Poverty, Inequality, and the Future of Social Policy: Western States in the New World Order

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During the prosperous 1980s, increased unemployment and widening income inequality throughout the Western world raised the paradoxical specter of a new and acute form of poverty in advanced economies. Rapid technological advances, industrial globalization, loss of low-wage jobs, increased numbers of single-mother families, and new patterns of immigration all placed tremendous strain on social welfare programs designed for a more stable, homogeneous era. The essays in Poverty, Inequality, and the Future of Social Policy provide a comprehensive account of this economic and social turbulence and analyze the capacities of Western welfare systems to respond effectively to the growing crisis.
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Editorial Reviews

The outcome of a major project, this volume provides a comprehensive account of how rapid technological advances, industrial globalization, loss of low-wage jobs, increased numbers of single-mother families, and new patterns of immigration have placed tremendous strain on social welfare programs designed for a more stable, homogeneous period. Part I contains comparative analyses of income, poverty, and workforce trends in a number of Western nations in the 1980s. Parts II to IV focus on policies affecting young adults, lone parents, and ethnic minorities in specific countries. Part V reviews the trends and findings from the earlier chapters and discusses their implications for future policy. Annotation c. Book News, Inc., Portland, OR (booknews.com)
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Product Details

  • ISBN-13: 9780871545930
  • Publisher: Russell Sage Foundation
  • Publication date: 8/1/1996
  • Edition description: New Edition
  • Pages: 756
  • Product dimensions: 6.60 (w) x 9.20 (h) x 1.43 (d)

Table of Contents

Introduction: Western States in the New World Order 1
Ch. 1 Markets and States: Poverty Trends and Transfer System Effectiveness in the 1980s 29
Ch. 2 Poverty and Social-Assistance Dynamics in the United States, Canada, and Europe
Ch. 3 A Comparison of Poverty and Living Conditions in the United States, Canada, Sweden, and Germany 109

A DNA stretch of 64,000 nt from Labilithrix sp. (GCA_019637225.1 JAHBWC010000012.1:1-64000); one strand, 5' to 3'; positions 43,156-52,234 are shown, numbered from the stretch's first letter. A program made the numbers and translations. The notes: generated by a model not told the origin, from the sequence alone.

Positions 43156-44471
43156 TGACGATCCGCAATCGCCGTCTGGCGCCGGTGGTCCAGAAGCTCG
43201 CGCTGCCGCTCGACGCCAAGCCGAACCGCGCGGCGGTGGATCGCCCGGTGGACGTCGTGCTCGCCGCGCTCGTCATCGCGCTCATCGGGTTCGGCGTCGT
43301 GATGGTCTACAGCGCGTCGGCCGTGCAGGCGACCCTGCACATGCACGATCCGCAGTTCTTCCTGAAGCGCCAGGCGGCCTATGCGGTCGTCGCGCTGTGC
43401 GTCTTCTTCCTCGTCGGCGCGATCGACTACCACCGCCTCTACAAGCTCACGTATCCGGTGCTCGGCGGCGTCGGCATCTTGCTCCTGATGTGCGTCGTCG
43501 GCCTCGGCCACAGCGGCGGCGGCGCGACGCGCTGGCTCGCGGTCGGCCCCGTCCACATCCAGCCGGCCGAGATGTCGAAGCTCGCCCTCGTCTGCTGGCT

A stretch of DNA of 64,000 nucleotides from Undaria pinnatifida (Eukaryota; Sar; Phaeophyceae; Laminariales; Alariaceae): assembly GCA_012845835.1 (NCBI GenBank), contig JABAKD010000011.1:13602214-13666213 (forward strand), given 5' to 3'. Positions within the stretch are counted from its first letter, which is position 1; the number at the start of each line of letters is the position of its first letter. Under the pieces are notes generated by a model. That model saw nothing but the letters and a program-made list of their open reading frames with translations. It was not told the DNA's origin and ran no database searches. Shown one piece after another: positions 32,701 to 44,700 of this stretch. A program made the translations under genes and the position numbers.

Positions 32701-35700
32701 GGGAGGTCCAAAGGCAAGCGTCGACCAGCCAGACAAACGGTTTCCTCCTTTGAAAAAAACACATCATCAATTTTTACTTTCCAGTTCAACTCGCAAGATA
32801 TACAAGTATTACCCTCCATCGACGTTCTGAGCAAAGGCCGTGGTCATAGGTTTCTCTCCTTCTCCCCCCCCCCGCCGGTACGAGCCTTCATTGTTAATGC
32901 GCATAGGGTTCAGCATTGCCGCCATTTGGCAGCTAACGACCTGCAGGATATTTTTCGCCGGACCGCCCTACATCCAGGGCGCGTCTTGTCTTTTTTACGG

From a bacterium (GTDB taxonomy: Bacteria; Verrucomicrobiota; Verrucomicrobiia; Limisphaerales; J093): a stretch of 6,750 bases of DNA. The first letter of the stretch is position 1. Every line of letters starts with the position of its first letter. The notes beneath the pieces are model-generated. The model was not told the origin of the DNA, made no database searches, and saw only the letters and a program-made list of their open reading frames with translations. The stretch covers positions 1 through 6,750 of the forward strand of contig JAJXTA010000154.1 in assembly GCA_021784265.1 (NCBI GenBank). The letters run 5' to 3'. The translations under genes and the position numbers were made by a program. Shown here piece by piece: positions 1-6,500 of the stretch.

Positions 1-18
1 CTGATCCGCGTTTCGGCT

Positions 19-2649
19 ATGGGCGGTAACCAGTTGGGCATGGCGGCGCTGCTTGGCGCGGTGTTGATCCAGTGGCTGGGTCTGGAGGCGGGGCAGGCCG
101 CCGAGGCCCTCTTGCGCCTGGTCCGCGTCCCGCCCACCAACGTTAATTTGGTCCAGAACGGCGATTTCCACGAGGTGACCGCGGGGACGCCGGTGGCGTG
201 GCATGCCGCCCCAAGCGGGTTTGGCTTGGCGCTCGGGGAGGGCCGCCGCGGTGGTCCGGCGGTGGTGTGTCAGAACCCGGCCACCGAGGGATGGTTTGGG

Ch. 4 Labor Insecurity Through Market Regulation: Legacy of the 1980s, Challenge for the 1990s 153
Ch. 5 The Impact of Technological Change, Deindustrialization, and Internationalization of Trade on Earnings Inequality: An International Perspective 197
Ch. 6 Gender Role and Family Structure Changes in the Advanced Industrialized West: Implications for Social Policy 231
Ch. 7 French Policies Towards Lone Parents: Social Categories and Social Policies 257
Ch. 8 Single Mothers in Sweden: Why is Poverty Less Severe? 291
Ch. 9 Lone Parents: the Canadian Experience 327
Ch. 10 Single Mother Families and Social Policy: Lessons for the United States from Canada, France, and Sweden 367
Ch. 11 Is there a Problem with the Youth Labor Market, and if so, How Should We Fix It? 387
Ch. 12 Apprentice Training in Germany: The Experiences of the 1980s 415
Ch. 13 Special Measures to Improve Youth Employment in Italy 439
Ch. 14 Postindustrialization and Youth Unemployment: African Americans as Harbingers 461
Ch. 15 Divergent Destinies: Immigration, Poverty, and Entrepreneurship in the United States 489
Ch. 16 The Impact of Economic Change on Minorities and Migrants in Western Europe 521
Ch. 17 The Comparative Structure and Experience of Urban Exclusion: "Race," Class, and Space in Chicago and Paris 543
Ch. 18 Immigration, Marginality, and French Social Policy 571
Ch. 19 Poverty, Immigration, and Minority Groups: Policies Toward Minorities in Great Britain 585
Ch. 20 Ethnic Minorities in the Netherlands 607
Ch. 21 Trampolines, Safety Nets, or Free Fall? Labor Market Policies and Social Assistance in the 1980s 631
Ch. 22 The Social Question 665
Ch. 23 Poverty, Social Rights, and the Quality of Citizenship 693
Name Index 715
Subject Index 723
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